Why Libs and Cons Should All Love Milton Friedman’s Corporate Tax Proposal

I’m constantly astounded that nobody on the left or the right ever mentions Milton Friedman’s proposal for taxes on corporate profits.

On page 174 of (my edition of) Friedman’s libertarian bible Capitalism and Freedom, he proposes what seems a simple and sensible plan (transcription here):

…the abolition of the corporate income tax, … with the requirement that corporations be required to attribute their income to stockholders, and that stockholders be required to include such sums on their tax returns.

In other words, treat C-corp profits like S-Corp (pass-through) profits. Shareholders (they’re the “owners,” right?) pay taxes on them whether or not they’re distributed as dividends. Corporations would pay zero taxes on profits.

If corporations want to distribute enough in dividends to cover their shareholders’ tax bills, fine. That’s between the shareholders and the corporation.

I suggest: announce that this change will take place five or ten years hence, and let the capital markets adapt in the meantime.

Friedman doesn’t say anything about tax rates. I’d suggest taxing profits at the regular income rate or higher. (Pace the incoherent notion that taxing income from financial investments prevents people from making financial investments; what else are they gonna do with the money, stuff it in a mattress?)

Conservatives should love this proposal not only because it emanates from their godhead, but because it eliminates double taxation (profits taxed at the corporate level, then again when they’re distributed as dividends).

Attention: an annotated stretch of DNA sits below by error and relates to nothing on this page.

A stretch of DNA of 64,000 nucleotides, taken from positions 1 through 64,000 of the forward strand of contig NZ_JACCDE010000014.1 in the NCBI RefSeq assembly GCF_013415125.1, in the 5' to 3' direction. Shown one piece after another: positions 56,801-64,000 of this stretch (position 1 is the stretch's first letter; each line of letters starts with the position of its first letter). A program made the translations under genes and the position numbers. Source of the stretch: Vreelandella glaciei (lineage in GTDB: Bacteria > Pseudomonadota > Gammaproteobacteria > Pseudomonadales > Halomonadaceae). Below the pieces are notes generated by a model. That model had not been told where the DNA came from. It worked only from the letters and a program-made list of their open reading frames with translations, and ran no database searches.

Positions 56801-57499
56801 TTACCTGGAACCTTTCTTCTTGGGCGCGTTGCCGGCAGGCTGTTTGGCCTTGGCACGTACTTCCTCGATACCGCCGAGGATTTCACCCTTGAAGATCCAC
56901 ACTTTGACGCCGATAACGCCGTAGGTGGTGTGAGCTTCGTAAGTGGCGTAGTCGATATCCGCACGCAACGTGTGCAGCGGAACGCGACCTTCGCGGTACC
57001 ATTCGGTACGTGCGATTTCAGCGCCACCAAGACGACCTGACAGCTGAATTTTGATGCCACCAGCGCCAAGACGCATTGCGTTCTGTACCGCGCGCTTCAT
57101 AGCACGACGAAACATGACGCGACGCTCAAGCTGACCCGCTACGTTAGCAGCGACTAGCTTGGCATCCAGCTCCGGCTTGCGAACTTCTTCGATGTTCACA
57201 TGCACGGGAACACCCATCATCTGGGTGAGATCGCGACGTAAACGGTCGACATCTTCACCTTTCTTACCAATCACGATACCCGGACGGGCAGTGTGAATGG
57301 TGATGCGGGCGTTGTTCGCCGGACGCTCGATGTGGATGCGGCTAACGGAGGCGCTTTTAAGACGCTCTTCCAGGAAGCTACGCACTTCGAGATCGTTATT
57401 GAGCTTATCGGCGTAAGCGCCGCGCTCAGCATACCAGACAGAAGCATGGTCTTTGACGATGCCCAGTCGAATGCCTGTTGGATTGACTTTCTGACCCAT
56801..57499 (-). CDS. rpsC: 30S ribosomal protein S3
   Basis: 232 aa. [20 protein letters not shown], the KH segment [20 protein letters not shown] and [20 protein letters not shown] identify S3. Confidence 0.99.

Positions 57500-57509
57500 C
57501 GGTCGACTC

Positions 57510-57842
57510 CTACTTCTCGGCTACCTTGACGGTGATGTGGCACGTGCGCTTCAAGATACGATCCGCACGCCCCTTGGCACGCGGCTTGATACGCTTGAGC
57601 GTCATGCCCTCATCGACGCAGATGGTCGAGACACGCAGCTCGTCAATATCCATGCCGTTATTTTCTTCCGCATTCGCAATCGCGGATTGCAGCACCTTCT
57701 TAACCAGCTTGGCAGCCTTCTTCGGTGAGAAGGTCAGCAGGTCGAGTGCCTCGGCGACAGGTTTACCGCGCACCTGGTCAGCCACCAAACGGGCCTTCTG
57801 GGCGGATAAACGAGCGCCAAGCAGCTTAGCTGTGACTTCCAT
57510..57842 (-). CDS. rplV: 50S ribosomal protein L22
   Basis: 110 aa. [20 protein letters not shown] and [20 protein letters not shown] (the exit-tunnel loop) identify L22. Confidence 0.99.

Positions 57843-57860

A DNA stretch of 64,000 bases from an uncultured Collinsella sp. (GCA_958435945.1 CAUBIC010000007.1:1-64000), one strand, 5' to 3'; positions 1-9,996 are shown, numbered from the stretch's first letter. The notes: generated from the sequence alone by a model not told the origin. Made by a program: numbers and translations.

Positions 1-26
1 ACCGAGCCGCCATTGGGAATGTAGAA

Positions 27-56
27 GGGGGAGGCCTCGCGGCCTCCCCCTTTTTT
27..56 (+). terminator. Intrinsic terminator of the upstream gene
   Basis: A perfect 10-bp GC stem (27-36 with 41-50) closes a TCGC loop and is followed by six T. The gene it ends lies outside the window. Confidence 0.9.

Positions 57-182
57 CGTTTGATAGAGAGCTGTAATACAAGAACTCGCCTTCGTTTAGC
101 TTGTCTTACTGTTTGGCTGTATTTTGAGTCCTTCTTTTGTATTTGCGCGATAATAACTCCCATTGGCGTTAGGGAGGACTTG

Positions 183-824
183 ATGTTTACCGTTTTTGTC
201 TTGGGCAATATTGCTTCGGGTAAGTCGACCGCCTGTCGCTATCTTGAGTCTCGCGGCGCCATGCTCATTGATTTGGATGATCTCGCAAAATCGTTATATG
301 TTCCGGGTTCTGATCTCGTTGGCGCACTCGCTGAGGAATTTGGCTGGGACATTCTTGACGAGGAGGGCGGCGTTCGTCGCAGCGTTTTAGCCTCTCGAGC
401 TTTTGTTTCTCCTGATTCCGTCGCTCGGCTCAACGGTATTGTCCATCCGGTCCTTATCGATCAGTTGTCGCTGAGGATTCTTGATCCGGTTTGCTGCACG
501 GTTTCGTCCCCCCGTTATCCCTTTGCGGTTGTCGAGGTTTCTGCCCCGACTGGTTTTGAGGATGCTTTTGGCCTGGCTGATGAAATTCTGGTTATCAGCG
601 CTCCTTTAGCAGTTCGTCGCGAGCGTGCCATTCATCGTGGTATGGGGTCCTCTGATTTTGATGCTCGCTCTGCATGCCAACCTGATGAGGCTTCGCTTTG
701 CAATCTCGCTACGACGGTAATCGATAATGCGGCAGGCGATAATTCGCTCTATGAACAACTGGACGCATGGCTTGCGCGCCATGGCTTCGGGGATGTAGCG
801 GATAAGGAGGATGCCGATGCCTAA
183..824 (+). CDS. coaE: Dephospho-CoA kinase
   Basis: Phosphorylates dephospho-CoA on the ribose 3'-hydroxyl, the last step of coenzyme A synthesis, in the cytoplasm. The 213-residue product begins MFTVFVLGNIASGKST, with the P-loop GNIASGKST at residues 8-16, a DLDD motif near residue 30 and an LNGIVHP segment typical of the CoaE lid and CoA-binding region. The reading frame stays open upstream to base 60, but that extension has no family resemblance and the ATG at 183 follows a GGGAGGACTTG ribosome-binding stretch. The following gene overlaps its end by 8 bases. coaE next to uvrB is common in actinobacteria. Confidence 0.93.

Liberals should love this proposal (despite its source) because it places the tax burden directly on “owners,” and it taxes corporate earnings at the same unsubsidized rate as labor earnings.

Everyone should love this proposal because it eradicates the whole public and private apparatus of corporate tax collection, and removes multiple preferential tax treatments that distort markets and keeps tax accountants, lawyers, and regulation-arbitragers burning the oil.


In and of itself, this proposal does nothing to address the international tax dodging that is such a problem with corporate profits.

There would still remain the question of capital gains and how/if they should be taxed, which I will leave to another post.

But I will mention here, once again, that the corporate interest deduction should be eradicated (along with the mortgage interest deduction). There’s no reason for taxpayers to subsidize debt financing in preference to equity financing. QTC, in fact.

Cross-posted at Asymptosis.